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    Academic Integrity

    Academic integrity is fundamental to the activities and principles of a university. All members of the academic community must be confident that each person’s work has been responsibly and honorably acquired, developed, and presented. Any effort to gain an advantage not given to all students is dishonest whether or not the effort is successful. The academic community regards breaches of the academic integrity rules as extremely serious matters. Sanctions for such a breach may include academic sanctions from the instructor, including failing the course for any violation, to disciplinary sanctions ranging from probation to expulsion. When in doubt about plagiarism, paraphrasing, quoting, collaboration, or any other form of cheating, consult the course instructor. Published by the Office of the Provost  (Updated 4/19/2016)

    Related Resources:

    Academic Integrity – MU Office of Student Rights & Responsibilities 
    The page contains three videos that provide helpful information for you to understand how to comply with the University standards regarding plagiarism. The videos also provide examples of what constitutes plagiarism and how the University responds to plagiarism.

    Acceptable Use

    The University of Missouri’s Acceptable Use Policy (AUP) for information technology applies to Mizzou websites. The AUP addresses federal and state laws, university regulations, intellectual-property rights, software-licensing requirements and prohibitions against plagiarism and obscenity. The policy includes sanctions for violations. (From MU Identity )

    This policy applies to all users including faculty, staff, students, and guest users of University of Missouri computer networks, equipment, or connecting resources.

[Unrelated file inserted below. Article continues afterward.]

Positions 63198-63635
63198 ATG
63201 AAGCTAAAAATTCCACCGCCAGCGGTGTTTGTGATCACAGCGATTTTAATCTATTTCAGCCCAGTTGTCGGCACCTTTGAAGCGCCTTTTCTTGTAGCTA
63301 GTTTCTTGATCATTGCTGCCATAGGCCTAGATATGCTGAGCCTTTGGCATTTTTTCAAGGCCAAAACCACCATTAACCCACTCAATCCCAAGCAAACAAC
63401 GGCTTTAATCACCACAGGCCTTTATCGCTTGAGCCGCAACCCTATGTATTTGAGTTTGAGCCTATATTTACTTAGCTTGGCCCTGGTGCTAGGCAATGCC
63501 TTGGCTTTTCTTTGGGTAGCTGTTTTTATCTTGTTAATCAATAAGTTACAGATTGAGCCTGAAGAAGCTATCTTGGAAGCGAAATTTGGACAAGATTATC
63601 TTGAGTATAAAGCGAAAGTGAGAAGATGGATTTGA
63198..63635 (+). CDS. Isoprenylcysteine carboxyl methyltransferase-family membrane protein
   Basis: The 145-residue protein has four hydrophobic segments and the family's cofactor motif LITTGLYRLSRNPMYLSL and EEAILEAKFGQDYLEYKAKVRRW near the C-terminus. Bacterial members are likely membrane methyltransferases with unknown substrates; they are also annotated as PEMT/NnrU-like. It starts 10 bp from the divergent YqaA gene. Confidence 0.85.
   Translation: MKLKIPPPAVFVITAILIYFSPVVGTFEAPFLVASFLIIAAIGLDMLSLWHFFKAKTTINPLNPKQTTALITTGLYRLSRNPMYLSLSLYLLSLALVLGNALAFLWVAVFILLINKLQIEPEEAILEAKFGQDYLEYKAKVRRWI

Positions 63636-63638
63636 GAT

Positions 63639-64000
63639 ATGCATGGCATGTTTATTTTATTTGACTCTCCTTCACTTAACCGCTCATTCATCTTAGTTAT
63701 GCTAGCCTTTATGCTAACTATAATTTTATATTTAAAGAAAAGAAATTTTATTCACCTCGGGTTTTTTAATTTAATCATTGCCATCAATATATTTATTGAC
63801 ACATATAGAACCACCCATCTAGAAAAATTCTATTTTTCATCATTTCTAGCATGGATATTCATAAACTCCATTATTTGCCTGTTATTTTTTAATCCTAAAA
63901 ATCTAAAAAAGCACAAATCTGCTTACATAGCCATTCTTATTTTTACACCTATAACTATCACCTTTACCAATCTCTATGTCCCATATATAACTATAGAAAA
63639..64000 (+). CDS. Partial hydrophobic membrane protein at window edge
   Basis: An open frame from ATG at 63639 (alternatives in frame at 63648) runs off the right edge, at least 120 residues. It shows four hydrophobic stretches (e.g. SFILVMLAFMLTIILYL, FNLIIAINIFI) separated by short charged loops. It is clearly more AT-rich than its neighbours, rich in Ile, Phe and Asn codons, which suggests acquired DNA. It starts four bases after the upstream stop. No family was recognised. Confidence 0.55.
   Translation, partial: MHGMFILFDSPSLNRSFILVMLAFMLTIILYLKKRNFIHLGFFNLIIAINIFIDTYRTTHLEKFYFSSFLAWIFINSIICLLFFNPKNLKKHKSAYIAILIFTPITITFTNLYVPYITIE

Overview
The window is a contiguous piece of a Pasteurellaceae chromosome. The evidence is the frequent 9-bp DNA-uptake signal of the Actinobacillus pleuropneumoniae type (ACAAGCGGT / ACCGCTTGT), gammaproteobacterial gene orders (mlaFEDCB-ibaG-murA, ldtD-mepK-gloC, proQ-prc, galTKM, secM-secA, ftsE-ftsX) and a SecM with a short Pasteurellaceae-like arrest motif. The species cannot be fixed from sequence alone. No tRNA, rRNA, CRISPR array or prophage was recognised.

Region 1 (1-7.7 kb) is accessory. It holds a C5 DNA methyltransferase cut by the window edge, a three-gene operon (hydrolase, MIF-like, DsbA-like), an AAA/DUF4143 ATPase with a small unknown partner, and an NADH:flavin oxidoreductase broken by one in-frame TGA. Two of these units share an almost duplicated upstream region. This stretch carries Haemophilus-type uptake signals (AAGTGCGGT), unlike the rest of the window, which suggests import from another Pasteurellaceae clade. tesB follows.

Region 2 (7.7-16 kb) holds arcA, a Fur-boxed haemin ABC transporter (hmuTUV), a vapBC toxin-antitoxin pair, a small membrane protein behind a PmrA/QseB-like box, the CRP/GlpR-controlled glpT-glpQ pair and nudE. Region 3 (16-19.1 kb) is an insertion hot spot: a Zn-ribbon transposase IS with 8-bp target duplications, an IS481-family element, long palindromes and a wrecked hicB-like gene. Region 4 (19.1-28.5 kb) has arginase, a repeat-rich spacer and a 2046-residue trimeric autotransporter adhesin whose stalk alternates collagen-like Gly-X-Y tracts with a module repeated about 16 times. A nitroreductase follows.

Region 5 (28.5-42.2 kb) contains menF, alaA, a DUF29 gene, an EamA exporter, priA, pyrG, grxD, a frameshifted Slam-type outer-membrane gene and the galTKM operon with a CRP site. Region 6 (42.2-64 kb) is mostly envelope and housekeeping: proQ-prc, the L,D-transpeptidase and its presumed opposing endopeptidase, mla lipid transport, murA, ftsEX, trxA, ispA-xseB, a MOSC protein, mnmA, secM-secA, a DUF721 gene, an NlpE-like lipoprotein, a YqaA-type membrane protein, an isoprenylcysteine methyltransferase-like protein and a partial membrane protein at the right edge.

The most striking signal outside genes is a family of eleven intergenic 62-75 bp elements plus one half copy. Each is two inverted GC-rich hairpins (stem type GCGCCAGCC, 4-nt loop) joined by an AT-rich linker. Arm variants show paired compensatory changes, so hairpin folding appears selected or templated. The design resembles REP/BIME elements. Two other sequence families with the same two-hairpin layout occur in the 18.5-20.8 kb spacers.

Pages published on Mizzou websites (including this page) are created and owned by the University of Missouri. Many sites include a statement like this in the footer; however, pages do not need to include this statement to be protected by copyright:

    © 2017 — Curators of the University of Missouri. All rights reserved. DMCA and other copyright information. An equal opportunity/access/affirmative action/pro-disabled and veteran employer.

    You can read the UM System copyright statement for websites at this page.

    Understanding Copyright in Course Materials 

    The materials you encounter in your coursework at Mizzou is subject to many different types of copyright protection, depending on the author as well as how it is used. In a single course you may encounter materials created by your instructor, an article that is shared with you in an extemporaneous way under the Teach Act , and materials such as course packets where each copy includes a royalty payment to the author. As a student, you are responsible for how you use course materials and must ensure that the rights of copyright holders are not violated by sharing them, posting materials online, etc.

    Student Work and Copyright

    Just like materials created by your instructor are protected by copyright, the things you create as a student are owned by you. For example, if your instructor uses TurnItIn to check for plagiarism in student papers, the University has an agreement with TurnItIn so that no papers are shared with that company and are only used to cross-reference.

    Related Resources:

    Patent and Copyright Law 

    This page provides the detailed information on the University of Missouri System copyright regulation.

    Copyright: Your Own Copyright 

    This page provides information and guidance in the application of copyright law and expands on the University of Missouri System copyright regulation. While working with copyrighted materials for your coursework (i.e. dissertation, thesis, Interlibrary loan, etc), you may also find the helpful information on what copyright covers and the contact information of the support staff for any copyright-related questions.

    Executive Order No. 38

    When you record something that happens in a course (a lecture, class discussions, meetings, etc.) it has an impact on the rights of the people captured in that recording. For example, your instructor and the University may have rights to the intellectual property contained in that recording. At the same time, another student who may have been recorded has the right to privacy. In order to protect these rights, MU employs a policy (called “Executive Order No. 38”) to govern both situations you may encounter while taking a course–when your instructor allows recordings and when he or she does not allow them.